where pp = particle density ps = skeletal density pf = density of fluid within the pores of the solid £ = pore volume per unit mass of solids

When the particle pores are saturated with solids, £pf is negligible and the expression simplifies to the following:

Another property of importance is the pore volume. It can be measured indirectly from the adsorption and/or desorption isotherms of equilibrium quantities of gas absorbed or desorbed over a range of relative pressures. Pore volume can also be measured by mercury intrusion techniques, whereby a hydrostatic pressure is used to force mercury into the pores to generate a plot of penetration volume versus pres- sure. Since the size of the pore openings is related to the pressure, mercury intrusion techniques provide information on the pore size distribution and the total pore volume.

Moisture can significantly affect loose materials, particularly their flowability. Low temperatures, particle bridging, and caking can alter interparticle void fractions and cause dramatic changes in bulk density. Moisture becomes bound to solids because of mechanical, physicochemical, and chemical mechanisms. Moisture retained between particles and on their surfaces is strictly a mechanical mechanism. Physicochemical binding results when moisture penetrates inside particle pores because of diffusion and adsorption onto pore walls. Chemically bound moisture appears as hydrated or crystalline structures. The terms moisture or moisture content is used to denote the degree of liquid retained on and in solids.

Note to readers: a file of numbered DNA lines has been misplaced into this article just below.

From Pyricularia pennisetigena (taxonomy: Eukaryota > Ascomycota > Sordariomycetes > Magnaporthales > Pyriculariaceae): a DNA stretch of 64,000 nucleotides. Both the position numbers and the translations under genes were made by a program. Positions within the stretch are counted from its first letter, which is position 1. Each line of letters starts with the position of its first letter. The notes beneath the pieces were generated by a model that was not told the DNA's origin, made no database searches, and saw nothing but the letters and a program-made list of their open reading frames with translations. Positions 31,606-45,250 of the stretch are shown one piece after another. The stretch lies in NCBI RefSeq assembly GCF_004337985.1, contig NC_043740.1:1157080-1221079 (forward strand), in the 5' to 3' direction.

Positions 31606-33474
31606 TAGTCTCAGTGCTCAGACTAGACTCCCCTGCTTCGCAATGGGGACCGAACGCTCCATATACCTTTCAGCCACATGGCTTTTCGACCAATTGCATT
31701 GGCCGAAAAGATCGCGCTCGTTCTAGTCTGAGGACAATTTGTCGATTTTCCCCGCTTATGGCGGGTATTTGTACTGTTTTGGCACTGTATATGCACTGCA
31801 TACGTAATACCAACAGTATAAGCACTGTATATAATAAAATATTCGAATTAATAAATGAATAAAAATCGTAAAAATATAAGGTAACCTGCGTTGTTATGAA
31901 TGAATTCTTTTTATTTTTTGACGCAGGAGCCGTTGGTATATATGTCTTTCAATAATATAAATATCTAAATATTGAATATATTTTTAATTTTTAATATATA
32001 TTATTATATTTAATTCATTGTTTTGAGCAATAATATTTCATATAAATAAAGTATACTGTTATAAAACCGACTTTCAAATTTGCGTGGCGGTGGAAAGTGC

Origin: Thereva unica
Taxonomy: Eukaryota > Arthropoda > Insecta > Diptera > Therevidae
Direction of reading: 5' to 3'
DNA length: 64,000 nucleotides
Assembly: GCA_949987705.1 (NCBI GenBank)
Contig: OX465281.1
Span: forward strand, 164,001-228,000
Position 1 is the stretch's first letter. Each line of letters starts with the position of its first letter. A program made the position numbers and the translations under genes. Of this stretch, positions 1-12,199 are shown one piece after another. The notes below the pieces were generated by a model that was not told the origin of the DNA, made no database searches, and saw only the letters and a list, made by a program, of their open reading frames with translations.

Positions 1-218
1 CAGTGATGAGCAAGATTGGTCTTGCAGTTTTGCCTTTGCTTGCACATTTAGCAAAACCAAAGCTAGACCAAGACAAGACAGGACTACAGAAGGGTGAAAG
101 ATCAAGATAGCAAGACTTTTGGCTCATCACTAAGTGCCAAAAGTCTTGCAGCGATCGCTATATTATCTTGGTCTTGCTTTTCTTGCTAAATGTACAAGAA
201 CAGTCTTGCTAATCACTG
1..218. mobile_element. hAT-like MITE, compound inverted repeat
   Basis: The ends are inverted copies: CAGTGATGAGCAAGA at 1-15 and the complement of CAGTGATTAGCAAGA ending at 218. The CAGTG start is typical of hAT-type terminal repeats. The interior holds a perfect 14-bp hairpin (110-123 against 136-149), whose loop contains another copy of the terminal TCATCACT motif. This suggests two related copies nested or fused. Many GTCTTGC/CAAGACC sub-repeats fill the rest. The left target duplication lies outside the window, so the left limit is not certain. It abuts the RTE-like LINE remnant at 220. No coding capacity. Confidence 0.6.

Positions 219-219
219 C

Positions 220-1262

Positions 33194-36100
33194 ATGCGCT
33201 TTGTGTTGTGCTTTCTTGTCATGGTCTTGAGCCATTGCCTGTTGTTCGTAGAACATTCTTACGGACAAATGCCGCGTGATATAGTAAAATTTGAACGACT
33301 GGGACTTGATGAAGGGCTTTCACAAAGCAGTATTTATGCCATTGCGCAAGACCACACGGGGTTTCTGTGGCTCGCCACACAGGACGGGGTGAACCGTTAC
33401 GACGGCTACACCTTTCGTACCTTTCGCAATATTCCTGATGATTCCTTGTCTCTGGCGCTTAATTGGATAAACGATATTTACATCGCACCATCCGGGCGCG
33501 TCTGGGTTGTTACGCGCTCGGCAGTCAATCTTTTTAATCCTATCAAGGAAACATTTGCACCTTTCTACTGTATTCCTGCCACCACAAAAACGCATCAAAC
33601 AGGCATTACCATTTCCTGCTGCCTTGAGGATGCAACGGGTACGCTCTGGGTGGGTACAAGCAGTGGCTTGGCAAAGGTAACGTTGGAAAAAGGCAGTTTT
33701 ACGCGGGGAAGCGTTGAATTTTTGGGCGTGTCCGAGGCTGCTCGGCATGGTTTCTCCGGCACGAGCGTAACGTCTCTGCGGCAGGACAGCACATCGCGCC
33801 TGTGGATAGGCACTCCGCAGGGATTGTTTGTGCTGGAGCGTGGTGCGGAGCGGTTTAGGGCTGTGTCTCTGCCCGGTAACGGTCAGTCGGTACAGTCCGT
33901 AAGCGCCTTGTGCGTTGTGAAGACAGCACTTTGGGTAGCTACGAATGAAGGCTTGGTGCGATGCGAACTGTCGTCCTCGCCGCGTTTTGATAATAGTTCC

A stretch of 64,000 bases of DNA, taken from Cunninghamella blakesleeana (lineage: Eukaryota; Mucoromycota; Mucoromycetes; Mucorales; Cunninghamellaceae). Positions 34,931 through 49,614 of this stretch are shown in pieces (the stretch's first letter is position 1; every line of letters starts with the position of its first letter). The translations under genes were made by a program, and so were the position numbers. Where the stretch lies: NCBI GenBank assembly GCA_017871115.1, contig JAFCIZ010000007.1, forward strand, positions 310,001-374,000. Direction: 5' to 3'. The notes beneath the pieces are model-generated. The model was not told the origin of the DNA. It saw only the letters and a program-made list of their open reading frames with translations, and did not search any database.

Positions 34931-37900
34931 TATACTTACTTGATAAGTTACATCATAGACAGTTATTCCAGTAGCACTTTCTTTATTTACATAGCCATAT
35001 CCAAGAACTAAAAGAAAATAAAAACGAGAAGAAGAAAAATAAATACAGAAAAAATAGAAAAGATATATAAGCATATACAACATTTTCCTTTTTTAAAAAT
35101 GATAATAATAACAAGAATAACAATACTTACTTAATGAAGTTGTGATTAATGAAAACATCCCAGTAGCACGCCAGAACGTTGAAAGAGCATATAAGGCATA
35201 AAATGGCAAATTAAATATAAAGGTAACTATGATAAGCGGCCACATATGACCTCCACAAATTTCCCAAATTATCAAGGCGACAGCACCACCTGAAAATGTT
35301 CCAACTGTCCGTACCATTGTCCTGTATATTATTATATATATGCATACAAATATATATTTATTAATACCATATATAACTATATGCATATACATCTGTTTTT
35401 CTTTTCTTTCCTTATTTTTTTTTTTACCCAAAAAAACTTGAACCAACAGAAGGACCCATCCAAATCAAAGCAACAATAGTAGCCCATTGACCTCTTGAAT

Moisture is defined as the ratio of the fluid's weight retained by solids to the weight of the wet material:

W = (Gw - Gd)/Gw where Gw and Gd are the weights of the wet and absolute dry material, respectively. Moisture content, Wc, is the ratio of the moisture weight to the weight of absolute fry material:

Values of W and Wc can be expressed either as fractions or percentages. The presence of moisture tends to increase the relationship between moisture content and the density of loose or lump materials as follows:

For dusty and powdery materials:

where pm, p = densities of wet and dry loose materials, respectively pp = particle density pf = density of liquid filling the solid particle pores

In addition to the physical properties just described there are those properties which affect the flowability of the material. Specifically, these properties are the material's angle of repose, angle of internal friction, and the angle of slide.

The angle of repose is defined as the angle between a line of repose of loose material and a horizontal plane. Its value depends on the magnitude of friction and adhesion between particles and determines the mobility of loose solids, which is a critical parameter in designing conical discharge and feeding nozzles and in establishing vessel geometries. In all cases the slopes of such nozzles should exceed the angle of repose.

Materials can be roughly categorized according to their angle of repose as follow:

The angle of repose is the measured angle between a horizontal plane and the top of a pile of solids. The poured angle of repose is obtained when a pile of solids is formed, whereas the drained angle results when solids are drained from a bin. Figure 3 distinguishes between the two terms signifying the angle of repose. For monosized particles or particles with a relatively narrow particle size distribution, the drained and poured angles of repose are approximately the same. If however, the solids have a broad particle size distribution, then the drained angle can be higher than the poured angle. In general the lower the angle of repose, the more free flowing the material is.

Free Flowing Granules

Free Flowing Granules

Fair to Passable Flow of Powders

Cohesive Powders